Last night, Plumlee injured himself going for a block that he "probably shouldn't have. The guy was too far away." In the effort, Plumlee sold out and lost his footing, crashing hard to the ground. As a result, not only did he miss the block, he wasn't available for the rebound if it bounced AND he took himself out of the game for a while as he got 7 stitches.

Eventually, they will settle down and realize an NBA game is won on 48 minutes of intelligence rather than the biggest plays.

"Settle down!" Spurs coach Gregg Popovich once yelled at Manu Ginobili, during a first half timeout in a pivotal playoff game against the Suns. Ginobili had just gone supernova for a few minutes, mostly in a good way for the Spurs, but had committed a couple of bad turnovers in the process. "The game isn't won in the first half!"

Bledsoe and Plumlee will learn this lesson as well, just as coach Hornacek was taught by legend Jerry Sloan, his Jazz coach, on the way to two Finals appearances in the 90s.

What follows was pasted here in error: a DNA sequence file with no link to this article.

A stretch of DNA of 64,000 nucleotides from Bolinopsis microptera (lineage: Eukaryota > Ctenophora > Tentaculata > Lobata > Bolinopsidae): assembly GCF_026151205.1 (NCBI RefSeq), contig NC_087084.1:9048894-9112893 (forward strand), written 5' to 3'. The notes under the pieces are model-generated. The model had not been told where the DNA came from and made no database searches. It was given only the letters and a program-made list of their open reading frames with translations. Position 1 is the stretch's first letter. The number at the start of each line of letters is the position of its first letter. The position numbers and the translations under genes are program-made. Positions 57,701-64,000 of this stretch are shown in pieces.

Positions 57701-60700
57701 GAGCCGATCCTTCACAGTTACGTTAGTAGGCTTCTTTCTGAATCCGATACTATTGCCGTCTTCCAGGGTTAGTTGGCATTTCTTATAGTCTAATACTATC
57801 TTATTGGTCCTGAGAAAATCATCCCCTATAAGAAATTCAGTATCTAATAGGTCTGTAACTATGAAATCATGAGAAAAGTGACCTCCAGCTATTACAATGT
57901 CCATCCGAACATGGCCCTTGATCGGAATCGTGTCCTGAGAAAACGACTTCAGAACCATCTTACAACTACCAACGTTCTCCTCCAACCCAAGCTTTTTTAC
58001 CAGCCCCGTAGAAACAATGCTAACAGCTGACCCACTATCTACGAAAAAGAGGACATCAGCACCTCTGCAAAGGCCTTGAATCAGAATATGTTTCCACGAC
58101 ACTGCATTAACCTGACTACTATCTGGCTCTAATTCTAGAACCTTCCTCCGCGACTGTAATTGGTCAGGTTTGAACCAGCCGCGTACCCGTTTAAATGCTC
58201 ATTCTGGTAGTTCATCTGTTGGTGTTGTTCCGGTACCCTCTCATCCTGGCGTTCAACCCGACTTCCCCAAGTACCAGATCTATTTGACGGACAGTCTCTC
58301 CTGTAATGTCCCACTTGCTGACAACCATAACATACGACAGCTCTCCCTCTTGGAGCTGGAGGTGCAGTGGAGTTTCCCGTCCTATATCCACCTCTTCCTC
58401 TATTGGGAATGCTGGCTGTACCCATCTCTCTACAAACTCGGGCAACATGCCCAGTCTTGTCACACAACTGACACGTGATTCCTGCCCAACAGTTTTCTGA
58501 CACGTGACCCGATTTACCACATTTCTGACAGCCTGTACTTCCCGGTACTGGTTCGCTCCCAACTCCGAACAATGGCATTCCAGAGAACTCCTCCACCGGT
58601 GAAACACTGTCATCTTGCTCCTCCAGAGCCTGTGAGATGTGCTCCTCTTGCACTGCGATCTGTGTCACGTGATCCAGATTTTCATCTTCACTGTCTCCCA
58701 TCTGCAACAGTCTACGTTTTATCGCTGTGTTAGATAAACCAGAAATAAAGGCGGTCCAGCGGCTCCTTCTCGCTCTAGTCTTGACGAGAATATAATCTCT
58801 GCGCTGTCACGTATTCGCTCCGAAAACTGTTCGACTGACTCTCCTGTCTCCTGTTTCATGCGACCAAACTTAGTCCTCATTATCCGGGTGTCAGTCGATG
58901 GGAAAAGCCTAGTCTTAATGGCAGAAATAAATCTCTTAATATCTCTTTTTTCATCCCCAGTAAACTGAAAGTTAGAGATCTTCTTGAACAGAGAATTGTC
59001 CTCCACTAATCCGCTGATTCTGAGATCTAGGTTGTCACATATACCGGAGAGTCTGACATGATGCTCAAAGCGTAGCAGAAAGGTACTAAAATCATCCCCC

But some of the Suns deficiencies won't disappear with experience. The current Suns 8-man lineup is really small, and a little light on defensive chops.

"P.J. [Tucker] does a good job defensively but we can't have P.J. guard everybody," Hornacek said of halftime adjustments to slow down rookie MCW and forward Thaddeus Young. "If we could clone P.J. and have three or four of him to play in the fourth quarter it would help defensively. But these other guys have got to step up defensively like P.J. does."

Where the Suns struggle the most, though, is closing out possessions with rebounds. The Suns are one of the worst teams in the league at giving up second-chance points (more than 15 points per game). Unless Miles Plumlee and 6'11" Channing Frye are on the court together, the Suns have a major size deficiency.